Investigating the Tumbi Disaster
By Dr Kristian Lasslett*
(Originally posted on the International State Crime Initiative Website and the Institute for Research in the Social Sciences Blog, University of Ulster)
At around 4am last Tuesday morning, a landslide 1.5km along swept through Tumbi, in Papua New Guinea’s Southern Highlands, while residents lay asleep. Reporting from the ground, Andrew Alphonse conveys a scene of devastation:
The sound of wailing fills the air around the legendary Gigira mountain in Tari as mothers openly shed tears as they go about trying to locate their loved ones in one of the worst landslides ever recorded in Papua New Guinea. Clad in mud and weeping and wailing, the mothers are joined by other villagers, lucky to be spared by the tonnes of mud, huge limestone slabs and debris that came down suddenly on the sleeping village at the foot of the mountain. (Post-Courier, 25/1/2012).
While the death toll remains unknown at this stage, it is expected that up to 60 villagers may have perished.
People’s first thoughts have, of course, been for the victims and their families. Nevertheless, questions are beginning to be asked about the cause of the landslide. In particular, concerns have been raised over the potentially destabilising effects of a local quarry, which was developed for a $US15.7 billion liquefied natural gas venture, headed by ExxonMobil.
Bill Yomba, from Papua New Guinea’s National Disaster Office told CNN: "We are still trying to find out the cause but at this stage we believe the gas project run by Esso Higlands Limited [ExxonMobil subsidiary] was a contributor because they had been digging for limestone in the area" (CNN, 25/1/12). Yomba’s concerns are shared by Sir Alfred Kaiabe, a former member of parliament for the region, who informed ABC Radio that this sort of landslide is unprecedented in the area (ABC Radio, 25/1/12).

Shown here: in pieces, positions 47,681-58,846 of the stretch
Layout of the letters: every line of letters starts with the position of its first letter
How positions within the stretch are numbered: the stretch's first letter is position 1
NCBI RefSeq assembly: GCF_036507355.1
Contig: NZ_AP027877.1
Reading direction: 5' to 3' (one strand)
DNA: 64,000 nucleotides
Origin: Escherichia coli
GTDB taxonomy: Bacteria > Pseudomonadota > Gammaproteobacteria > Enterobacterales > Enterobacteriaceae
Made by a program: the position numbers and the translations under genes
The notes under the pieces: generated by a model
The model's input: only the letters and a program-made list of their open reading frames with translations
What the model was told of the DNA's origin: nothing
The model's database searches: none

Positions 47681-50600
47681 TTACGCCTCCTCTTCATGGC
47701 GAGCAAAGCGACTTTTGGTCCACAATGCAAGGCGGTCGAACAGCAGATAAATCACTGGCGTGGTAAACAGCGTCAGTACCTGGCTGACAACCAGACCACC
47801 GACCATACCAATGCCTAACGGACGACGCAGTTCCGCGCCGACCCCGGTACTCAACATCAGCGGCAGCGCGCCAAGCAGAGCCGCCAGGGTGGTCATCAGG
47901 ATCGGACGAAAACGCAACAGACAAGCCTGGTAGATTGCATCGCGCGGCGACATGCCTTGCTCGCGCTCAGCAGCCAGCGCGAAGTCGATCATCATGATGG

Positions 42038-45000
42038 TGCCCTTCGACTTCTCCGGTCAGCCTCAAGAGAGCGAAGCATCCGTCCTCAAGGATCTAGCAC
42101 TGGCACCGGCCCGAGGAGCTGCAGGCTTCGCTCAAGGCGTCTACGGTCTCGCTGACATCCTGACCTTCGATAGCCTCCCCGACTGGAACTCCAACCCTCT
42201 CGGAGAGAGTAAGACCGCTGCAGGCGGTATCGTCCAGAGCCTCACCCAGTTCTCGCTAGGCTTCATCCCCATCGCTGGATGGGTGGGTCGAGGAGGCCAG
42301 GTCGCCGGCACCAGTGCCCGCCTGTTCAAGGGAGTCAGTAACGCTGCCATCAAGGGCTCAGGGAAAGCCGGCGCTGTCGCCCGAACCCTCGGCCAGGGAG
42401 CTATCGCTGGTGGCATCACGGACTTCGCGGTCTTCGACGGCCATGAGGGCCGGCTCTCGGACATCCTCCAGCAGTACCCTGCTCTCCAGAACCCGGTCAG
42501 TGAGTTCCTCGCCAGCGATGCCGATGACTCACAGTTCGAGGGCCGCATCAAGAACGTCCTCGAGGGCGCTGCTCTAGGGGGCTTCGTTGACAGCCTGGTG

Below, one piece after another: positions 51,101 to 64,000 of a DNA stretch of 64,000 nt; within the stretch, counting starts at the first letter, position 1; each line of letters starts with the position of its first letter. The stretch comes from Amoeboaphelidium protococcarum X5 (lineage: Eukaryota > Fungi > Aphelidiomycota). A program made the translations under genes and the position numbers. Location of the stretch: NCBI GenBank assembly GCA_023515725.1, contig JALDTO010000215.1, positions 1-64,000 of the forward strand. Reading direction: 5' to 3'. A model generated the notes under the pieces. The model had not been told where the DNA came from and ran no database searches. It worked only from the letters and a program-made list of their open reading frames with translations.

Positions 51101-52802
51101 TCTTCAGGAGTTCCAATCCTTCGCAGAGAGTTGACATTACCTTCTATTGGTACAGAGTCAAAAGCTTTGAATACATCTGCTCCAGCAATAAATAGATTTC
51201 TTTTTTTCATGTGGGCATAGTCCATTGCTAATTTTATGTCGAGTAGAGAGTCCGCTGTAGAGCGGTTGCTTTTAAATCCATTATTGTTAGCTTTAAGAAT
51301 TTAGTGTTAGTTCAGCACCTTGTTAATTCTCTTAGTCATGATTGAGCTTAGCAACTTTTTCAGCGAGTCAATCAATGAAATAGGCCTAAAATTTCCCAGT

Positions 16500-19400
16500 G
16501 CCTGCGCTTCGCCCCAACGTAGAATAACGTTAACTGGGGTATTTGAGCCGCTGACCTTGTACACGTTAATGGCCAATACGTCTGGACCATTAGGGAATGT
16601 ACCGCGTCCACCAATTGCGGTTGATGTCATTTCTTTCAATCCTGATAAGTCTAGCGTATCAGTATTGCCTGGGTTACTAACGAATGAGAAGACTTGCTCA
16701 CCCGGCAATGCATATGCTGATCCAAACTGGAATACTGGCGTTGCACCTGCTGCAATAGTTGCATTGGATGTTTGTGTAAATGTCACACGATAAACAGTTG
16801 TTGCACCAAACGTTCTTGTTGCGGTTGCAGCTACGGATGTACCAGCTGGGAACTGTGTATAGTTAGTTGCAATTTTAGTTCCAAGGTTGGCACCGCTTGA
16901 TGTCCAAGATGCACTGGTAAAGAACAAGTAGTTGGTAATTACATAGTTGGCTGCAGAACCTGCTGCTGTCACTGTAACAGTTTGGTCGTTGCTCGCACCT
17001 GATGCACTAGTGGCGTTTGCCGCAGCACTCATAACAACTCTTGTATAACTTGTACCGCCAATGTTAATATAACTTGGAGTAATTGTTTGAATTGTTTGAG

Local residents have also raised questions. The ABC’s Liam Fox reports:
There are people - locals are already drawing some links. How correct that is, we're not able to say yet. But they believe that the quarry next to the landslide site caused the landslide. That blasting in the past has, quote, 'softened the ground' as they have said. And that quarry was used by the LNG site for its operations. (ABC Radio, 25/1/12)
Given these serious concerns, calls are being made for an independent investigation into the disaster. The Prime Minister of Papua New Guinea, Peter O’Neil, having inspected the affected area, has promised to appoint an independent investigative team (PacNews, 26/1/12). This is a welcomed step. Too often in Papua New Guinea local knowledge is ignored. Indeed, one of the factors contributing to the country’s greatest crisis to date – the Bougainville conflict – was the dismissal of local concerns over the Panguna mine’s environmental effects, as ill-informed conspiracy theories.
Landowners, NGOs, and local politicians have come out in support of the Prime Minister’s proposal. Speaking on the Pacific Beat program, member for Komo-Magarima claims:
At the moment, people have their own views on what has caused the landslide, but we will wait for the investigation to happen and that investigation is most welcome by myself and all the members of parliament from Southern Highlands as well as the landowner leaders and landowners and the people themselves. (ABC Radio 27/1/12)